It’s My Party

first_imgIt’s officially my birthday week! My birthday usually falls on Memorial Day weekend.It’s a busy weekend to host a birthday celebration. People are traveling, there are family BBQs, and many East Enders are simply working one of the busiest weekends of the year. I sometimes have to understand that going to someone’s 30-something birthday party doesn’t always jump to the top of the priority list, as much as I believe it should. With that said, I still like to get together with a good group of friends and celebrate.When you share your birthday with a busy holiday weekend, you’re never really the star of your own day. It’s like being born on Christmas or New Year’s. It’s Memorial Day weekend in the Hamptons, and every party and celebrity is bigger than the next.One year, supermodel Gigi Hadid may have thought it was her magazine cover party that she was attending at Georgica, but it was actually my birthday celebration, she just didn’t know it. Another year at Georgica, Bryan Greenberg celebrated his birthday at the same time as I did at the height of his HBO show “How To Make It In America.” Let’s just say I didn’t get nearly the fuss made over me as those two did. Don’t they know my birthday is like a national holiday?Countless past birthdays in the Hamptons have been overshadowed by Scott Disick one-upping me with a birthday celebration at 1Oak or some other East End nightclub (when East End nightclubs were a big thing). How could I ever compete with the Lord himself?On my 22nd birthday, I ended up at a party hosted by Screech from “Saved by the Bell” and the cast of “America’s Next Top Model” at the Foggy Goggle. Yes, I was upstaged by Screech and spent my birthday at the Foggy Goggle (don’t judge me!).Last year I went to Cowfish and there was a guy who looked exactly like Jon Taffer from “Bar Rescue.” People were even asking for photos with him. It turns out there was just an uncanny resemblance, but he still managed to out-celebrity me on my big day.Another year I didn’t even know that Ja Rule was going to be performing my birthday party until I discovered it as the restaurant’s Snapchat filter. Though if that had happened today, I may have won the popularity contest. Instead my table enjoyed cold dinner that came out hours late during the worst restaurant experience ever imagined. You’d probably get better service at Fyre Festival, or at least served water (insert cry-laugh emoji here).Later that night, the doorman made me pay him $100 when someone returned my phone that I had misplaced, if I wanted it back. For that birthday experience let’s just say, “I too was hustled, scammed, bamboozled, hoodwinked, lead astray!”In recent years, I’ve decided to keep it simple, because it’s always difficult to manage a large group and commit to reservations on a holiday weekend. The past few years I’ve just said “Hi friends, meet me at Wölffer!” and that seems to work best!I really do love birthdays, whether they’re mine, a friend’s, or family. That’s what life should be about — enjoying the good times.jessica@indyeastend.com@hamptondaze Sharelast_img read more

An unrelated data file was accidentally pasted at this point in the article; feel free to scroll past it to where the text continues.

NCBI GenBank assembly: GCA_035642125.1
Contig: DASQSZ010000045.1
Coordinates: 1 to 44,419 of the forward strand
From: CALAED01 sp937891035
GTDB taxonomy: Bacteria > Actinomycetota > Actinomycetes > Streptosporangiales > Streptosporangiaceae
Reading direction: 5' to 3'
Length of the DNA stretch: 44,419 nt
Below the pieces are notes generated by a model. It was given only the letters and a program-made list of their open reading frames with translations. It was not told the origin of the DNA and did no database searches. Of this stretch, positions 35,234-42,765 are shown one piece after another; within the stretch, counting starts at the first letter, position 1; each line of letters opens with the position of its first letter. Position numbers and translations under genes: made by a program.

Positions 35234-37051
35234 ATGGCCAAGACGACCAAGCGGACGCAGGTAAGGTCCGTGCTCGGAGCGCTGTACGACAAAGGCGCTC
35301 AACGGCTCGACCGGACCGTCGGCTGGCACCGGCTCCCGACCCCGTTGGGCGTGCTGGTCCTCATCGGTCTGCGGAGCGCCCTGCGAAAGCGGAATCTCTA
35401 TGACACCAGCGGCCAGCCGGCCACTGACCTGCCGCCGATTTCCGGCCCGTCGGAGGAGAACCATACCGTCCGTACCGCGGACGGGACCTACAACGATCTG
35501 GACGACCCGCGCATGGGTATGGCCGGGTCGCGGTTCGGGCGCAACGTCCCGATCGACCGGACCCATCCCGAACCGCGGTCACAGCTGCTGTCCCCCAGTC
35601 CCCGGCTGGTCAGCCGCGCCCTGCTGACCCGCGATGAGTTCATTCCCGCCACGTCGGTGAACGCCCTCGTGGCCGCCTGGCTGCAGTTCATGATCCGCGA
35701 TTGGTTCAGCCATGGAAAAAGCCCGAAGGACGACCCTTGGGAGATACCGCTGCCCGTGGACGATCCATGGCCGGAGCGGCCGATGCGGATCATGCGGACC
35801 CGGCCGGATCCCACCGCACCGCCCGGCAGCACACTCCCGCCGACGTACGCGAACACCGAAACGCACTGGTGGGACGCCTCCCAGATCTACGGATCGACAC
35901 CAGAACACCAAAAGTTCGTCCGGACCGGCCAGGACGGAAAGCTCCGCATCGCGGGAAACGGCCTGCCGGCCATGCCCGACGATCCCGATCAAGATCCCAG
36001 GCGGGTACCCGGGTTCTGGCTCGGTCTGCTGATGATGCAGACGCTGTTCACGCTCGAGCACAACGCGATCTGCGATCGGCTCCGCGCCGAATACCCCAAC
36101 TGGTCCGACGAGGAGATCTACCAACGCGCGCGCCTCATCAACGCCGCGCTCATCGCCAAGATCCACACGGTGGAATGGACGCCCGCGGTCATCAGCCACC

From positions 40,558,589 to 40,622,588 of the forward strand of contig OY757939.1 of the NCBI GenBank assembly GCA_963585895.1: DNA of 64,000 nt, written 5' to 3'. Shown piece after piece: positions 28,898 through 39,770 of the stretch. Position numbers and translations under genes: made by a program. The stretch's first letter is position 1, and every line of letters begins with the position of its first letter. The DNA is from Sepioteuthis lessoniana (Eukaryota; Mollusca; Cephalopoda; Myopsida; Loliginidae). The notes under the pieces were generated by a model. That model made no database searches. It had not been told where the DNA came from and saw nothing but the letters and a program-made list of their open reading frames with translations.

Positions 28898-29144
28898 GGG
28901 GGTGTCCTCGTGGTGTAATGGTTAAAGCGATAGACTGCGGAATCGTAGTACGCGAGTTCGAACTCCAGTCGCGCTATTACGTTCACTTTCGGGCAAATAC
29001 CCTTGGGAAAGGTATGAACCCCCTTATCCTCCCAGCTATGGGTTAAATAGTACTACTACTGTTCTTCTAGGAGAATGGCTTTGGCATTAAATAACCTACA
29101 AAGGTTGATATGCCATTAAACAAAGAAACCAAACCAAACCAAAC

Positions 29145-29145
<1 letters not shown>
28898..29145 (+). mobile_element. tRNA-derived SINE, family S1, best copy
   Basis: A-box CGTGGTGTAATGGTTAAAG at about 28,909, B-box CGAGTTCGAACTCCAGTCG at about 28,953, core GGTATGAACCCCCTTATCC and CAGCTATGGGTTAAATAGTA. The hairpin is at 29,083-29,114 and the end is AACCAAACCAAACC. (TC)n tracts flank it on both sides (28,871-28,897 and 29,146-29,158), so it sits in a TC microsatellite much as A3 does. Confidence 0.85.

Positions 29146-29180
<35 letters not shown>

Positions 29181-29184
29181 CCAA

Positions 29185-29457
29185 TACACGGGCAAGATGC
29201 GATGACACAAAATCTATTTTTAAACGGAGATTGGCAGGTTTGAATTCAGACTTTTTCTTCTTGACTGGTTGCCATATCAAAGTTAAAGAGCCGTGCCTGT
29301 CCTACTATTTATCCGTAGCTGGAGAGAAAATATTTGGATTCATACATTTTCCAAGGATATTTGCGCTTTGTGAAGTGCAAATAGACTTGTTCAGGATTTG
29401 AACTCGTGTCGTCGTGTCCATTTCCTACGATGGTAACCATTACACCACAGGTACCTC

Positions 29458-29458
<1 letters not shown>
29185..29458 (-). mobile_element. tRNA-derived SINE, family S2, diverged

Ocean Power Technologies Appoints New CFO (USA)

first_imgOcean Power Technologies, Inc. (OPT), a wave energy technology company, has announced the appointment of Mark A. Featherstone as Chief Financial Officer, effective December 12, 2013.Mr. Featherstone, 52, is a seasoned executive with 30 years of experience working with capital markets, regulatory and accounting matters, strategic alliances and treasury management.“We are very pleased to have Mark Featherstone join OPT as we embark on our next stage of expansion and commercial development,” said Charles F. Dunleavy, Chief Executive Officer of Ocean Power Technologies. “Mark has years of experience at organizations both large and small, across a wide spectrum of product categories, and is well suited to help lead OPT in the years to come. With the Company pursuing many commercialization opportunities across the globe, we will certainly benefit from Mark’s expertise in strategic planning, financial management, and capital markets activity. Mark is dedicated to improving shareholder value, and we welcome him to the senior management team at this important time in our growth trajectory.”Prior to joining OPT, Mr. Featherstone spent over ten years at Quaker Chemical Corporation, most recently as Vice President, CFO and Treasurer. In that capacity at Quaker, a multinational company with over $700 million in annual revenue, he led all global finance-related functions including treasury, corporate development, investor relations, financial planning, and internal audit. During his tenure there he also managed a significant equity offering, several acquisitions and a debt refinancing.Prior to Quaker, Mr. Featherstone spent several years at both Coty, the world’s largest mass-market fragrance company, and Scott Paper, now part of Kimberly-Clark Corporation, in a series of financial and accounting positions of increasing responsibility. Previously he worked at Arthur Andersen & Company. Over his career, Mr. Featherstone has been responsible for the financial reporting of many product lines, raised both debt and equity, assisted in the restructuring of operations leading to improved financial results and has overseen mergers, acquisitions, and divestitures.Mr. Featherstone is a Certified Public Accountant and holds a Master of Business Administration degree from Drexel University and a Bachelors degree from Pennsylvania State University.[mappress]Press release, December 16, 2013; Image: OPTlast_img read more